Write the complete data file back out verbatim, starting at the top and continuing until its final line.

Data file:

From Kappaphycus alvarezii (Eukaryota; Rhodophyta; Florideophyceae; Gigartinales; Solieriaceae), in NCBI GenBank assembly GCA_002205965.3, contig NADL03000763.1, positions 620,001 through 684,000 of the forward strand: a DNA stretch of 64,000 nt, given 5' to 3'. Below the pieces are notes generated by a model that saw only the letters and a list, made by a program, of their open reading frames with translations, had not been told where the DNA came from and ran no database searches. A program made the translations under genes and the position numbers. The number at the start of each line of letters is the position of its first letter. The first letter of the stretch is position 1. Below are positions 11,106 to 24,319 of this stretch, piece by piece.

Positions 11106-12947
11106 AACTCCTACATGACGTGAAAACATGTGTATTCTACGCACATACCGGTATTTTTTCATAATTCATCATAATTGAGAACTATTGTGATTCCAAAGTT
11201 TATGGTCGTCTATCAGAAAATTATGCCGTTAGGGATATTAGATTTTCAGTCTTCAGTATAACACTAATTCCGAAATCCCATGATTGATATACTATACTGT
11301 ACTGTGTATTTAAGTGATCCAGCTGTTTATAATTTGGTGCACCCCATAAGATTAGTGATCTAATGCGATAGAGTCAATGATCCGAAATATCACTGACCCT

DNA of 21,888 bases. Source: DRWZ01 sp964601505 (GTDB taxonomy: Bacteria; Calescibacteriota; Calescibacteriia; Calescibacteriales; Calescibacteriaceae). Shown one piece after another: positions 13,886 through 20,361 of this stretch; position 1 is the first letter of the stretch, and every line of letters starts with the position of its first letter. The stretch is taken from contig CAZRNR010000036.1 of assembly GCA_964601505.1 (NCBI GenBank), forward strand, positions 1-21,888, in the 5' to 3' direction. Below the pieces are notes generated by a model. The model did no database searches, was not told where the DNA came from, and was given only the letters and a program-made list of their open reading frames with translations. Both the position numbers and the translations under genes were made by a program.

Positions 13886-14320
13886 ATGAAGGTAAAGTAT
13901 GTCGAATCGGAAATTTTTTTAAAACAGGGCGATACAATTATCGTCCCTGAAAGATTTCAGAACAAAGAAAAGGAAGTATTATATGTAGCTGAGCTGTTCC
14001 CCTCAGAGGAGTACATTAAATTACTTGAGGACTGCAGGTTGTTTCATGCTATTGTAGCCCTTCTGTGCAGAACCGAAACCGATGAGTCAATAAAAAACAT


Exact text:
From Kappaphycus alvarezii (Eukaryota; Rhodophyta; Florideophyceae; Gigartinales; Solieriaceae), in NCBI GenBank assembly GCA_002205965.3, contig NADL03000763.1, positions 620,001 through 684,000 of the forward strand: a DNA stretch of 64,000 nt, given 5' to 3'. Below the pieces are notes generated by a model that saw only the letters and a list, made by a program, of their open reading frames with translations, had not been told where the DNA came from and ran no database searches. A program made the translations under genes and the position numbers. The number at the start of each line of letters is the position of its first letter. The first letter of the stretch is position 1. Below are positions 11,106 to 24,319 of this stretch, piece by piece.

Positions 11106-12947
11106 AACTCCTACATGACGTGAAAACATGTGTATTCTACGCACATACCGGTATTTTTTCATAATTCATCATAATTGAGAACTATTGTGATTCCAAAGTT
11201 TATGGTCGTCTATCAGAAAATTATGCCGTTAGGGATATTAGATTTTCAGTCTTCAGTATAACACTAATTCCGAAATCCCATGATTGATATACTATACTGT
11301 ACTGTGTATTTAAGTGATCCAGCTGTTTATAATTTGGTGCACCCCATAAGATTAGTGATCTAATGCGATAGAGTCAATGATCCGAAATATCACTGACCCT

DNA of 21,888 bases. Source: DRWZ01 sp964601505 (GTDB taxonomy: Bacteria; Calescibacteriota; Calescibacteriia; Calescibacteriales; Calescibacteriaceae). Shown one piece after another: positions 13,886 through 20,361 of this stretch; position 1 is the first letter of the stretch, and every line of letters starts with the position of its first letter. The stretch is taken from contig CAZRNR010000036.1 of assembly GCA_964601505.1 (NCBI GenBank), forward strand, positions 1-21,888, in the 5' to 3' direction. Below the pieces are notes generated by a model. The model did no database searches, was not told where the DNA came from, and was given only the letters and a program-made list of their open reading frames with translations. Both the position numbers and the translations under genes were made by a program.

Positions 13886-14320
13886 ATGAAGGTAAAGTAT
13901 GTCGAATCGGAAATTTTTTTAAAACAGGGCGATACAATTATCGTCCCTGAAAGATTTCAGAACAAAGAAAAGGAAGTATTATATGTAGCTGAGCTGTTCC
14001 CCTCAGAGGAGTACATTAAATTACTTGAGGACTGCAGGTTGTTTCATGCTATTGTAGCCCTTCTGTGCAGAACCGAAACCGATGAGTCAATAAAAAACAT